check up on him (son) and their parents. For kids, technology and its rapid changes have always been a
part of their lives.
see what he’s doing. That’s
how I started to get on the • Moms are playing catch-up, trying to both monitor their kids’ activities as
well as discern what their children really need, versus what they want.
2. The balancing act—challenged to prioritize kids’ tech and media expenditures
in the economic downturn:
• Moms recognize the role of peer pressure and status in their kids’ purchase
requests. As they strive to separate what is necessary from what is
superfluous, they become more fluent in technology, and often engage
themselves with various gadgets, games, and social networks.
• Scrutiny over expensive electronic, media, and content purchase decisions
is increasing, as household budgets tighten in the recessionary economy.
Participants often cited mobile access to the Internet as a “luxury” expense
that they have curtailed.
“I wish they (electronics 3. Slowing it down—moms hope new product introductions will better reflect the
realities of today’s economy:
manufacturers) would slow
it down. Let us enjoy it a • Moms are dismayed by what they perceive as the rapid obsolescence
of expensive electronic devices, such as cell phones and laptops and
little bit before something the correlating services they buy for their families. There is a belief that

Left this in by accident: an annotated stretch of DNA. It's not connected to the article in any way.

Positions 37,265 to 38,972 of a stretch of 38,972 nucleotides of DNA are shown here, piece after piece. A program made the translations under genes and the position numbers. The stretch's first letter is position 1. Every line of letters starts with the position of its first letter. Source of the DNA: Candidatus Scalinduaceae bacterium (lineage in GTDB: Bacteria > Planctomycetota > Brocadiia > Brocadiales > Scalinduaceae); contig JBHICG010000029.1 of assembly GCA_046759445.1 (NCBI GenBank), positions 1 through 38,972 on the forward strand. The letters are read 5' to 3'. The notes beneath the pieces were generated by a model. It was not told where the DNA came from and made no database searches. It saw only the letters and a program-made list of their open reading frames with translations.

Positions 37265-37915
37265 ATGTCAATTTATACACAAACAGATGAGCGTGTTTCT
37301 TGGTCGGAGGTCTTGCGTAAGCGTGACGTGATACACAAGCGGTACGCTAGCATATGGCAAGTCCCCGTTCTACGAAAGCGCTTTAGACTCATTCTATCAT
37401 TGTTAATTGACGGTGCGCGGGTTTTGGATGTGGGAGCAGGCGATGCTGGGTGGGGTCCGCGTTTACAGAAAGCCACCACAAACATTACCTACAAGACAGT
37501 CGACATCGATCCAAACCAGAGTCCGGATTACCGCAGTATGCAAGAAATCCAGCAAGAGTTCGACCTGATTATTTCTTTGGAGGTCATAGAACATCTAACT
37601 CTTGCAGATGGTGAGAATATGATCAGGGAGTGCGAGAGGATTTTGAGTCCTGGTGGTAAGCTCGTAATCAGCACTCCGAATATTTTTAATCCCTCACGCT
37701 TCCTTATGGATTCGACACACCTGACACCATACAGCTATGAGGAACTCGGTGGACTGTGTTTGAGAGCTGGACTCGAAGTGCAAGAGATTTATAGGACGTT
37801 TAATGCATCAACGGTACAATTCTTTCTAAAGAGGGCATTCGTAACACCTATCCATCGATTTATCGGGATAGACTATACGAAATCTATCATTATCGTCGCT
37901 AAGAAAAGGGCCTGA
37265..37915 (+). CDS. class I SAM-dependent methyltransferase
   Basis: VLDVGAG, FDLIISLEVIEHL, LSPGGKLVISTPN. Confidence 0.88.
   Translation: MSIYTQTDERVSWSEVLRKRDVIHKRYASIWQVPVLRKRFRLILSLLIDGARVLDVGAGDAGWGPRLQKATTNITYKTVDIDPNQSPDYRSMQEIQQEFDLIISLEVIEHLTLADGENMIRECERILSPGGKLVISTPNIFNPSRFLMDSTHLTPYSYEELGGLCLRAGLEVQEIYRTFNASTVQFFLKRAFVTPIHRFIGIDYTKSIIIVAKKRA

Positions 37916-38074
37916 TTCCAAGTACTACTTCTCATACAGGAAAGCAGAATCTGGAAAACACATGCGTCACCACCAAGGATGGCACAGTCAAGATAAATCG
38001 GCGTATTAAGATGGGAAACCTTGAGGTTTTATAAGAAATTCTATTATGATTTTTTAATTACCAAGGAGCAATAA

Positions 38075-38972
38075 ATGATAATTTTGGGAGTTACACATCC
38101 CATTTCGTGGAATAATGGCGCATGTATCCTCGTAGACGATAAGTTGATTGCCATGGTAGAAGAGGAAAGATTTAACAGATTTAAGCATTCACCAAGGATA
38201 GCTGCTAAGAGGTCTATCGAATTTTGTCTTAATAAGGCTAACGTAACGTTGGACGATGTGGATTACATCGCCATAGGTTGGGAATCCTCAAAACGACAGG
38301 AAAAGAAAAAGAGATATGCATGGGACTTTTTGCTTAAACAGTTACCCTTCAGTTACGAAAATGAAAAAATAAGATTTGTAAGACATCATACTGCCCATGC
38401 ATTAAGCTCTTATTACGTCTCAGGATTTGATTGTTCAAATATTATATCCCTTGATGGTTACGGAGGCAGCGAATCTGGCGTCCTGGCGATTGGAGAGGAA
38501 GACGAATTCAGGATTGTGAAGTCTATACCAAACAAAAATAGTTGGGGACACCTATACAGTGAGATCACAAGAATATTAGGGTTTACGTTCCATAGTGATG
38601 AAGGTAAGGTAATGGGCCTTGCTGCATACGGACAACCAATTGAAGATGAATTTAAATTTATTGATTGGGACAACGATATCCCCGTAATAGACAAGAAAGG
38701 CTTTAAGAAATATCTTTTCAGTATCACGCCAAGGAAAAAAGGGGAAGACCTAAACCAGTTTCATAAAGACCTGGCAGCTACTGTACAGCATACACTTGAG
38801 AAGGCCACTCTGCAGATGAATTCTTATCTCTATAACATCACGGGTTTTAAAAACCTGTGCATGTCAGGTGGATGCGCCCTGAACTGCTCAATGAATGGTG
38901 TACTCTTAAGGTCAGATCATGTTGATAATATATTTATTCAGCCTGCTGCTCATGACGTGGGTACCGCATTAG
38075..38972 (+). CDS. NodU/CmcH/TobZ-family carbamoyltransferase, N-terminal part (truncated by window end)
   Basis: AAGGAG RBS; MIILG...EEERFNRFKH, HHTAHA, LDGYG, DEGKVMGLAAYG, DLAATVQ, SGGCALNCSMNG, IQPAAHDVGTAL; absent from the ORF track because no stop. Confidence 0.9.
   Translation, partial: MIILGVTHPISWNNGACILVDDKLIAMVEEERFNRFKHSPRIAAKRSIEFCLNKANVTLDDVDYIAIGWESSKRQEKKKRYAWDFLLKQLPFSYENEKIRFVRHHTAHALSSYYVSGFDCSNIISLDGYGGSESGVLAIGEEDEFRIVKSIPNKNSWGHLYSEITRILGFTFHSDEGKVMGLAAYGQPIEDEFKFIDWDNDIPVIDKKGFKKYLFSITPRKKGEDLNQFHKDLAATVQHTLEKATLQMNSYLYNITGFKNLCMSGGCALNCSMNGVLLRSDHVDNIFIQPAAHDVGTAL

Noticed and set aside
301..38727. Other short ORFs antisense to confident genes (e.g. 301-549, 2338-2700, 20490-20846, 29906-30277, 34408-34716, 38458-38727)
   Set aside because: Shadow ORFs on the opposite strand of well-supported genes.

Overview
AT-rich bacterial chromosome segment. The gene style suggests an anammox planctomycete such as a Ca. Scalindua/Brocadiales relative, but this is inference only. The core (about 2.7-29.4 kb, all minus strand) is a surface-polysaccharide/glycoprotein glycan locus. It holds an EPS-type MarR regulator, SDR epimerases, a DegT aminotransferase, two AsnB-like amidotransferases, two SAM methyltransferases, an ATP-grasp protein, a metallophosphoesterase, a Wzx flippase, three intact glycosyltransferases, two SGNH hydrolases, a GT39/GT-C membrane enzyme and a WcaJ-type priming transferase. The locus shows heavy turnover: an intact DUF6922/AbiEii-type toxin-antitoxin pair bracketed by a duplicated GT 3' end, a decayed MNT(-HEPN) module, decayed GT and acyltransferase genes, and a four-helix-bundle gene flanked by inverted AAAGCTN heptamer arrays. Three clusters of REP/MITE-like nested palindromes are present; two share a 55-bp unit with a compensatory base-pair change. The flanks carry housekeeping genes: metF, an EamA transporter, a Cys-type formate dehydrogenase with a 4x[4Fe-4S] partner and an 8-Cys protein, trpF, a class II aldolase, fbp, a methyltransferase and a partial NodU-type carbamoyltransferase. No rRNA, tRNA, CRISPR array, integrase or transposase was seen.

else comes along.” companies should better react by offering various strategies for consumers
to economize, such as more effective bundling, free or extended warranties,
and loyalty programs that include incentives and rebates.
• Even kids share this concern. They sense the impact of the economy via
less disposable income in their household, and are being asked to prioritize
and economize. They want to avoid the temptation and social pressure to
4. Don’t talk to strangers—safety concerns grow with greater exposure to
• Moms also are highly concerned with protecting their kids as they gain more
access to the world—and strangers—at an increasingly younger age via the
Internet. This worry is heightened with pre-teens and females, who moms
generally believe are most vulnerable.
• Moms are actively pursuing methods for monitoring what their kids view and
who they communicate with on their Internet and cellular devices. Following
their kids’ lead, many moms have signed on to social network sites as a way
of monitoring their kids. Some moms report entering into agreements with
their kids; granting online and cell phone privileges while gaining access to
monitor their behavior.
“We don’t let them use 5. The lowdown on downloading—downsides versus streaming, and greater
LimeWire. We just drew the
line and said ‘no.’ If you’re • Downloading content comes with a sense of commitment and ownership
that is stronger than just streaming content. This is due chiefly to associated
going to get something, you download “downsides” of cost—the memory used and time involved with
pay for it.” downloading. Streaming does not have the same stigma, as it is typically
viewed as free of charge, albeit more temporary (like YouTube).
– Mom • Downloading is more associated with piracy—and there are decidedly mixed
opinions on the morality of piracy. Some mothers believe using sites like
LimeWire are acceptable, as “everyone does it;” others view it as theft. How
kids view piracy is heavily influenced by their parents, as is whether or not
they engage in it.